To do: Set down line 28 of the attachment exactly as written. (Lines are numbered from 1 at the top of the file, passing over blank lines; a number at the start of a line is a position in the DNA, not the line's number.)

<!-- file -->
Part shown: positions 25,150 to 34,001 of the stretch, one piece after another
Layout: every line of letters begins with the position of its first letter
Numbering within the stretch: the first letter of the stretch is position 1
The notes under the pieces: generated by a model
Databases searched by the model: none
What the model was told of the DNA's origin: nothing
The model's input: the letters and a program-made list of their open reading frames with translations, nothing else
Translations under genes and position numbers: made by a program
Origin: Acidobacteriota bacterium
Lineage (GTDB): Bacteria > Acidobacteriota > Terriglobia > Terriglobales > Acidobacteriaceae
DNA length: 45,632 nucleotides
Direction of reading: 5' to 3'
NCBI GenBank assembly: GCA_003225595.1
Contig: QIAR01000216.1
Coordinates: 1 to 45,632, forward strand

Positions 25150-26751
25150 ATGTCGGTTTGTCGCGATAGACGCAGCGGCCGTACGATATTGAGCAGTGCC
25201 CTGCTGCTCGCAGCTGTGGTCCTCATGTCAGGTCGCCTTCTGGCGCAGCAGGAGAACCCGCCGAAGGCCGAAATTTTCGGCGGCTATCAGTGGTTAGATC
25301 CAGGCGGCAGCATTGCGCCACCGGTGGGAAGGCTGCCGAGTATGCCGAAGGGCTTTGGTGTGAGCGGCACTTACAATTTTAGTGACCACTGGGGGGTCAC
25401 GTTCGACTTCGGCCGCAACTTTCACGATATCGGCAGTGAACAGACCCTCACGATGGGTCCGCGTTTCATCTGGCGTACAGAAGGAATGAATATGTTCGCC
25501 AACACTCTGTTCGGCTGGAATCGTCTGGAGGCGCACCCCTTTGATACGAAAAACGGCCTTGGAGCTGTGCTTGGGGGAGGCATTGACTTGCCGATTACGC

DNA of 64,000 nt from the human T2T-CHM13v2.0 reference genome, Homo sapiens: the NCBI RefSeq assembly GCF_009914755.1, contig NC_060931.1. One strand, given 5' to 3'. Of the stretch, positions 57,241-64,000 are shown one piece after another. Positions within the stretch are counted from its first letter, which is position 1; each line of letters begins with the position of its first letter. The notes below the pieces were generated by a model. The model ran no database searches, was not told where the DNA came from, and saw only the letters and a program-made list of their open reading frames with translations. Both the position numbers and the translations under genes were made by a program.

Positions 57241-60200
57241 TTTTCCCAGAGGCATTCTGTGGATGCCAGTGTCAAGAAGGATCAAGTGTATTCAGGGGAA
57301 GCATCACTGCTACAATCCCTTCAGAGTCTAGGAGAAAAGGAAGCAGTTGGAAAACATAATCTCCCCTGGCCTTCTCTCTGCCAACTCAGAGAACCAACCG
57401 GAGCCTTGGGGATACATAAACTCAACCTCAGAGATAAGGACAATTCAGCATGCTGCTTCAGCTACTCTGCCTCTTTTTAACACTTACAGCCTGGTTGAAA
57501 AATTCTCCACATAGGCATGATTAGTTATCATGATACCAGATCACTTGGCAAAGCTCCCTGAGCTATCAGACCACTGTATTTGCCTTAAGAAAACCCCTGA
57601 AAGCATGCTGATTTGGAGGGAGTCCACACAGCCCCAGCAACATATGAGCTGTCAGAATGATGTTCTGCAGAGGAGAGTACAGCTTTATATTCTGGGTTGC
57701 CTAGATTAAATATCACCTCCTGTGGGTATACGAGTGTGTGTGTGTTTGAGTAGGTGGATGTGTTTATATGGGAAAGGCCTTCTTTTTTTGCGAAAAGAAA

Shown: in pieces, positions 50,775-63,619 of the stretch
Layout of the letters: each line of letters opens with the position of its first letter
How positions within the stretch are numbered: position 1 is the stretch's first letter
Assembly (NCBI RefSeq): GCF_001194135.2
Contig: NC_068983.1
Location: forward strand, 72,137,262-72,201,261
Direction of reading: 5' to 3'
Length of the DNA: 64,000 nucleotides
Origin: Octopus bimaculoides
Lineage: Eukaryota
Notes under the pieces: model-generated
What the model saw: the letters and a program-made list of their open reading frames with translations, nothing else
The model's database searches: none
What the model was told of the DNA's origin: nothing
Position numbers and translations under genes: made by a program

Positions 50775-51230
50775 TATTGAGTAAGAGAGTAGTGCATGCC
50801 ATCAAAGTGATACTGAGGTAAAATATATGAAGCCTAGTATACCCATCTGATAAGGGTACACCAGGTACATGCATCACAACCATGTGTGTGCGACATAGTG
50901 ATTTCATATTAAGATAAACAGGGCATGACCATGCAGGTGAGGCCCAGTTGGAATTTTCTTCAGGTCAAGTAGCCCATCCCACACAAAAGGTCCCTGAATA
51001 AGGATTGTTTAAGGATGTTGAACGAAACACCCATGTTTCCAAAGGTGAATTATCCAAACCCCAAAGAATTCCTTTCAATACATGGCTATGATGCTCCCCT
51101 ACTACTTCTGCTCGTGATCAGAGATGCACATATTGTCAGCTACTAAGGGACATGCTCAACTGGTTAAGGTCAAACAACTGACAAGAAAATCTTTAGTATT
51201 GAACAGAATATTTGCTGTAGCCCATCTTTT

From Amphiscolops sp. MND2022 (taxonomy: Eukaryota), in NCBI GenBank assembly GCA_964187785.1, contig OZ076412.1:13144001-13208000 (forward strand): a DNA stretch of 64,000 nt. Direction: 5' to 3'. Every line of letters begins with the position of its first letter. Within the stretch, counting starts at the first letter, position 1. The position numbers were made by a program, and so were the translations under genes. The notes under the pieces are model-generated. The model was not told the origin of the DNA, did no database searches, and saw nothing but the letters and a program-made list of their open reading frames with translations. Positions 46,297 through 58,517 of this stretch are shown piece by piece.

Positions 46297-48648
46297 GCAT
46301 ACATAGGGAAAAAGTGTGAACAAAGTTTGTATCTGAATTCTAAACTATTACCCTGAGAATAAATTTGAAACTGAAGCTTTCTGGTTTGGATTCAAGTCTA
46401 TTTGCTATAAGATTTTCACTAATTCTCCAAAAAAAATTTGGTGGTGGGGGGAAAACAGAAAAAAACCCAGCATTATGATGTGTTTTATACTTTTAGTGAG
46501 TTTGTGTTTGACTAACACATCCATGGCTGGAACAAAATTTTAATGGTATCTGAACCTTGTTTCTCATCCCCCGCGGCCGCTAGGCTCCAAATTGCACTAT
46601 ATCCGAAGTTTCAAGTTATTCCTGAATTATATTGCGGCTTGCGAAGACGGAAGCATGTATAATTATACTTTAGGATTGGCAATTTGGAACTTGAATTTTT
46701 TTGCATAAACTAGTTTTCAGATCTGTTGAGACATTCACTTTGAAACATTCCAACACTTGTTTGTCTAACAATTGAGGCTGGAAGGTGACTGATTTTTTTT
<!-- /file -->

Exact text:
57601 AAGCATGCTGATTTGGAGGGAGTCCACACAGCCCCAGCAACATATGAGCTGTCAGAATGATGTTCTGCAGAGGAGAGTACAGCTTTATATTCTGGGTTGC